On a recent car journey with Kristen, I was amazed at her multi-tasking ability to drive fast, navigate the M25, brake late, drink coffee and discuss her Doctorate research. Now, I am honestly j0438690 really interested her research findings at the best of times, and  maybe it was my fear as a nervous passenger, but one question she asked, has stuck with me. I have been trying to think of answer ever since. I thought I would share it with you, in the hope I could get some answers. Her question was ‘What do we mean by a Teacher’s practice?’.

Thinking for a moment, all I could come up with was, a Teacher’s practice is what a teacher does everyday with their pupils. But, that what does that mean? What is it as Teachers we really do? Do we instruct, demonstrate, teach, facilitate, guide, direct, all of these and more? or is it something else? I never realised how important a question this is.But, if we want to create and support professional development, we need to identify what it is that professional development will change.

From my own experience, official development of my own practice came about as a result of outside pressures, such as OFSTED inspection or policy changes at local authority level. It was never as a result my own practice needs. Bizarrely enough, my own practice was given top marks in my school inspection lesson observations, so did that mean my practice was ‘perfect’? If so why did the work I did with the Partners in Learning Network  have such an impact on what I did every day in the classroom?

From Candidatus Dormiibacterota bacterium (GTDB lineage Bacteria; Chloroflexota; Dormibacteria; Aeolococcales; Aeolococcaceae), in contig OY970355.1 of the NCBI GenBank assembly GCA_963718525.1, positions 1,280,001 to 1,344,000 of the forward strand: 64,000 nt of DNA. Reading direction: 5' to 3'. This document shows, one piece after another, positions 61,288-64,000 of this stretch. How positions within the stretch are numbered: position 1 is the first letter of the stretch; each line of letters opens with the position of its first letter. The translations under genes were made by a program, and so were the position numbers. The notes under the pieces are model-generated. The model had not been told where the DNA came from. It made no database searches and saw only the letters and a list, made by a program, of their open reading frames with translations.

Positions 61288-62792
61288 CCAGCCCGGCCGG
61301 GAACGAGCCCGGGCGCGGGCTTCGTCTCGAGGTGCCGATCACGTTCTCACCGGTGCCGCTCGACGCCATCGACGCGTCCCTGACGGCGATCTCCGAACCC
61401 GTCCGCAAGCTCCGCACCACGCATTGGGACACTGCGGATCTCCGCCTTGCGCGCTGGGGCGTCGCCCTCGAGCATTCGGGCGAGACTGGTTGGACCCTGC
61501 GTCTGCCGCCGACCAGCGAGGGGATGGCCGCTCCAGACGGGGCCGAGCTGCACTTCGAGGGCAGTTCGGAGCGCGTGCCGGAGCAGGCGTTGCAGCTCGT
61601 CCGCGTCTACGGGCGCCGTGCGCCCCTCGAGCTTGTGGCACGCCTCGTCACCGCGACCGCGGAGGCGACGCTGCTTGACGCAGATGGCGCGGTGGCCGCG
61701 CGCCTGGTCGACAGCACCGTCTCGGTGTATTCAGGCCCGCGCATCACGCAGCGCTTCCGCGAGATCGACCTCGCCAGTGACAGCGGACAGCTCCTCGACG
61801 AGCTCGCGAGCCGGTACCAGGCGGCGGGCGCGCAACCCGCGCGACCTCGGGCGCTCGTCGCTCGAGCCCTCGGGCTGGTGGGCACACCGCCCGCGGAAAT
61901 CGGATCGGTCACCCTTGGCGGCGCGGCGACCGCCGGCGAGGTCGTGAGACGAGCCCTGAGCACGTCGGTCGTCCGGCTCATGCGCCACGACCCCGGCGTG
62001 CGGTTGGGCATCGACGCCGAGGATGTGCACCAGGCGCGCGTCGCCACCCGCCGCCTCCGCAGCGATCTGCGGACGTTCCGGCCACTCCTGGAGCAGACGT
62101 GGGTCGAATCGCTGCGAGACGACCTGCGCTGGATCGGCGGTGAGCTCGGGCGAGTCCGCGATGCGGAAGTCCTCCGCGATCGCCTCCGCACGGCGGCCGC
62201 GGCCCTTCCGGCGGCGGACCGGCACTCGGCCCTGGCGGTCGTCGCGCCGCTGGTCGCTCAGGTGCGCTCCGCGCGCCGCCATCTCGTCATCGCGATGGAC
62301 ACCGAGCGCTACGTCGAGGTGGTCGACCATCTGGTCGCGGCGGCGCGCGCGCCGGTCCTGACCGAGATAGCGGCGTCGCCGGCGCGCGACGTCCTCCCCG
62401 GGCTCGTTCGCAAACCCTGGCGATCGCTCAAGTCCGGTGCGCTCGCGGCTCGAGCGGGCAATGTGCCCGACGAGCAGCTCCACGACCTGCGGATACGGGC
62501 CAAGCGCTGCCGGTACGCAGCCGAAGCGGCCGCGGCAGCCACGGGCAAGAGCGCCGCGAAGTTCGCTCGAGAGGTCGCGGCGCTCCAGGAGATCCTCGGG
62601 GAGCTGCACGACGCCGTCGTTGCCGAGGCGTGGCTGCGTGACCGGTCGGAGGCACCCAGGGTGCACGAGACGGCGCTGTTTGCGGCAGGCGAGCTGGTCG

So here are some questions that I would welcome some insight on.

  • What do you understand by the phrase ‘developing a teacher’s practice’?
  • What aspect of that practice do teachers need to ensure is effective in supporting the needs of the 21st learner?

Please post your comments here on this blog or email me at v-sball@microsoft.com. As a special added incentive, I'll send the first 25 people to respond an Innovative Teachers USB stick. 

I will happily pass your comments on to Kristen, so the next time we travel together by car, the conversation might distract me enough to stop my right leg twitching with imaginary braking every five minutes!